I'll try to get some photos done soon.
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January 12 2011:


Unfortunately, I've had to invest in a couple of tyres - one of the rears was found to have serious cracks in the inner tyrewall although the outer one was perfect. As the spare was a bit ropey, I bought a couple of tyres for the rear and the good rear tyre became the spare.

On the positive side, new tyres here are pretty good value for money and I got two supplied, fitted and balanced for about 100 - 225/45 x 17" Altenzo tyres (supposedly designed for Australia). They seem to do the job nicely, quiet, grip nicely and the car feels stable..

The dodgy tyre had these sort of cracks all round the inner tyre wall - I'd say that they went 50% of the way through the sidewall! I'd just used the car for a round trip to Dubai the previous night, at speeds up to 120km/h with 5 people on board:

http://i879.photobucket.com/albums/a.../Image0025.jpg
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April 2011:

Still haven't got round to selling this!

My 166 has headlight washers (a legal requirement for Xenon headlights) but they have never worked in all the time I've owned the car. Expecting the worst (a pump fault) I've just ignored it.

Today, whilst going through the "fuses and relays" section of the handbook (looking for something else) I found that it has a timer relay for the headlamp wash system and remembering that I've had trouble with cracked solder joints on similar relays on other cars (mainly Rovers............) I thought I'd have a go at it.

I cut the cover off the relay, resoldered all the joints (including an obviously cracked one!) and it now works perfectly. If only I'd bothered to look at it 12 months ago. At least it was a free fix.

The relay in question is a tall black Valeo one with the markings "A 385" and "67711971" on it.

Out of interest, I did a little experimenting and if I don't mind losing the timed function you can fit an ordinary 4-contact relay and the headlamp washers will operate for as long as a) the headlights are on and b) you're pulling the stalk. If I use a 5-contact "changeover" relay or the washers will run permanently whenever the headlights are on.

This success makes up for the annoying faff that is slidelight bulb replacement - a really awkward, irritating job.
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May 24 2011:
I took this down for its local "MOT" earlier. The cost is 120 Dirhams (20) and it goes through a production line-type arrangement (as I remember the Spanish ITV test doing).

Anyway , I got a first time pass. I knew that the brakes would be OK, though, they are fantastic. I expected it to be a case of "if it starts, stops, doesn't catch fire and nothing falls on the tester's head - you pass" and that is pretty much what it looked like.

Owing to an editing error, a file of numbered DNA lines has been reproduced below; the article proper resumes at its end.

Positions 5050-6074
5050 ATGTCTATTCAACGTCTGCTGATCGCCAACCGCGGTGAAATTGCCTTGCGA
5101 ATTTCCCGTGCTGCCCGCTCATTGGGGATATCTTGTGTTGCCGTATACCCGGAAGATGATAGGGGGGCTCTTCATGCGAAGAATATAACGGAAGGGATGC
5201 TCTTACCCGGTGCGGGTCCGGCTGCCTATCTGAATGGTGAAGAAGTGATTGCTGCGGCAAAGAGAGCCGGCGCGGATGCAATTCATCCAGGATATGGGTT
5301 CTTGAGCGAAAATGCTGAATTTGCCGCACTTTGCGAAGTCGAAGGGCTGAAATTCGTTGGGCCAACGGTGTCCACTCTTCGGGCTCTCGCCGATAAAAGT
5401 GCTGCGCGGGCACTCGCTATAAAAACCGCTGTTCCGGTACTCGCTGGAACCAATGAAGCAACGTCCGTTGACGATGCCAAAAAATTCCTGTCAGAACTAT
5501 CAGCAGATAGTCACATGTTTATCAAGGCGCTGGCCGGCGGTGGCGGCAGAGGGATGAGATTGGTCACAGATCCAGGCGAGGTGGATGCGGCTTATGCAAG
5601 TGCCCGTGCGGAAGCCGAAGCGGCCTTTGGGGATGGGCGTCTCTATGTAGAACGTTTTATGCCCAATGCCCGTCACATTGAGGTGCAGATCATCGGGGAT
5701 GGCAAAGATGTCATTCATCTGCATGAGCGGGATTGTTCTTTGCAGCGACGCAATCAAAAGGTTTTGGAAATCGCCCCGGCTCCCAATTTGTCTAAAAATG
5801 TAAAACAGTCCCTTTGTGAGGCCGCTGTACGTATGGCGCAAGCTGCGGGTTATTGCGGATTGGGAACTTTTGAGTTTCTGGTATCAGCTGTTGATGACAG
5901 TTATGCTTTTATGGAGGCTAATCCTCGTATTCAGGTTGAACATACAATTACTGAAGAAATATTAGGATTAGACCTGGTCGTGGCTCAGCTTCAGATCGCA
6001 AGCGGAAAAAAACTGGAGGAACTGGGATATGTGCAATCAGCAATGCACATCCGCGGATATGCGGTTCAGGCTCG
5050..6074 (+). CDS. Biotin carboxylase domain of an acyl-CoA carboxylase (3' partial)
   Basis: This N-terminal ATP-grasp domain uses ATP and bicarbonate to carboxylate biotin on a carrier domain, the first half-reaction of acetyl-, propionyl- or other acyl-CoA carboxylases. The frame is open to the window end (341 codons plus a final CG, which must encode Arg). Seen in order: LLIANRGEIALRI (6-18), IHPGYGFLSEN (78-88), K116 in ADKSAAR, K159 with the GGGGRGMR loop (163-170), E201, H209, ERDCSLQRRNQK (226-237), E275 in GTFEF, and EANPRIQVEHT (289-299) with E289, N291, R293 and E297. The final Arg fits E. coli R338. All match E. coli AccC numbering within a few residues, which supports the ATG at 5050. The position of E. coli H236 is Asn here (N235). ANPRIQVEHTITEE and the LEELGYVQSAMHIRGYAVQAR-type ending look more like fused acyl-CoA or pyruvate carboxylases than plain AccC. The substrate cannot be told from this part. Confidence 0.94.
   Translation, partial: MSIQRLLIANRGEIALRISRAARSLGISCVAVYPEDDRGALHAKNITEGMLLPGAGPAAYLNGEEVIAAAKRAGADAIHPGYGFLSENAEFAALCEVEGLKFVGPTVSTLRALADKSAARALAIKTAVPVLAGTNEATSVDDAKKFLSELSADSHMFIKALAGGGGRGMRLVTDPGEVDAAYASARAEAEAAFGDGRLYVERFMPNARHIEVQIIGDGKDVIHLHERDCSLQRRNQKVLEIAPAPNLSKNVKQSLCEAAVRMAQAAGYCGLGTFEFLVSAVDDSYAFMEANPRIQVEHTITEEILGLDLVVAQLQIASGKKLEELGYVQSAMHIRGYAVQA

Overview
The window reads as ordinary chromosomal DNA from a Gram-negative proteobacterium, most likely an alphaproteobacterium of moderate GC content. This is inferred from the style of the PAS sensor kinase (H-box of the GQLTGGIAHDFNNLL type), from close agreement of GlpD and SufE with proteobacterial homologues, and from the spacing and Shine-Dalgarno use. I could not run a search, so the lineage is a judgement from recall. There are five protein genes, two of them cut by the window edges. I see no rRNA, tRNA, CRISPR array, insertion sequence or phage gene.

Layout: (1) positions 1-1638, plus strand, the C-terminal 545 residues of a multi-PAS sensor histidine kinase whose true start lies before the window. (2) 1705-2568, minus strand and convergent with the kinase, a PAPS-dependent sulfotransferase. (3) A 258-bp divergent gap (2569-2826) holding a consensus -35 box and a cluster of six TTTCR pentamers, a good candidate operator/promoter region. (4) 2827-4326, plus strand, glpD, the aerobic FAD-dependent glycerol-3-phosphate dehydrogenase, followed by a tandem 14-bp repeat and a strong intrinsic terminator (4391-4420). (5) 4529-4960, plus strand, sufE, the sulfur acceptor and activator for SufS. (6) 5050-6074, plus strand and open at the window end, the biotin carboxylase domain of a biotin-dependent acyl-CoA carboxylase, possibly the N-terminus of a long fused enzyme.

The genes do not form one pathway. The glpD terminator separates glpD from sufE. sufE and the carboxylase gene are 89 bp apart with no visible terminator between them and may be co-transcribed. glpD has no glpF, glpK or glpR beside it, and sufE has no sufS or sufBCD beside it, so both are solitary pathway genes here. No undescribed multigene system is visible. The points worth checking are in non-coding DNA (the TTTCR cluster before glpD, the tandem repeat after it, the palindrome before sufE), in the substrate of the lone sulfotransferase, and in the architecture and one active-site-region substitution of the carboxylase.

What made me laugh was that the chap in front of me at the paperwork desk got a "fail" on his car - I wonder how bad that had to be to fail?

Just a (hopefully) interesting snippet of information. Unfortunately for me, my nearest Alfa dealer is in another COUNTRY so I often have to source parts where and when I can:

The oil filter used on 3.3L and 3.8L Chrysler Voyagers is a direct fit for the one on an Alfa 166 V6 and also on the Alfa 164 and Lancia Kappa. Same size, shape etc and it does have the required anti-drain valve in it, too.

I used a CHAMP (Champion) PH2835 but it can also be a FRAM PH3614, Mopar ML3614 and dozens of other ones. Interestingly, it also fits a load of tractors, combine harvesters, lawn mowers, Yugos and Toyota Supras!
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I really must sell this - is anyone interested?
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Originally Posted by Richard Moss View Post
I really must sell this - is anyone interested?
Quite a thread Richard. Well done.

Why are you selling it?
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To be honest, I've never really "warmed" to the car and it has been sitting outside my house practically unused since about february. I'm using a Chevrolet Lumina Coupe and Jeep Grand Cherokee these days, both of which suit my requirements better than the Alfa.

If anyone is interested, it's available to buy..............

It really needs new springs and dampers plus the aircon compressor has sprung a leak. I'm happy to discuss prices that reflect the work needed.
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Originally Posted by Richard Moss View Post
To be honest, I've never really "warmed" to the car and it has been sitting outside my house practically unused since about february. I'm using a Chevrolet Lumina Coupe and Jeep Grand Cherokee these days, both of which suit my requirements better than the Alfa.

If anyone is interested, it's available to buy..............

It really needs new springs and dampers plus the aircon compressor has sprung a leak. I'm happy to discuss prices that reflect the work needed.
Such a shame, I would have bought it if I didn't have so many cars. The 166 is a fantastic car
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I thought my 166 Aurora was the only one in the UAE. I guess I was wrong. I got mine sold a couple of weeks ago (basically scrapped for dirt cheap) after transmission failure. Didn't want to take the chances of fixing the tranny and not being able to sell the car. There's a very limited market for the 166s here I guess. Anyway, glad I found another Aurora owner.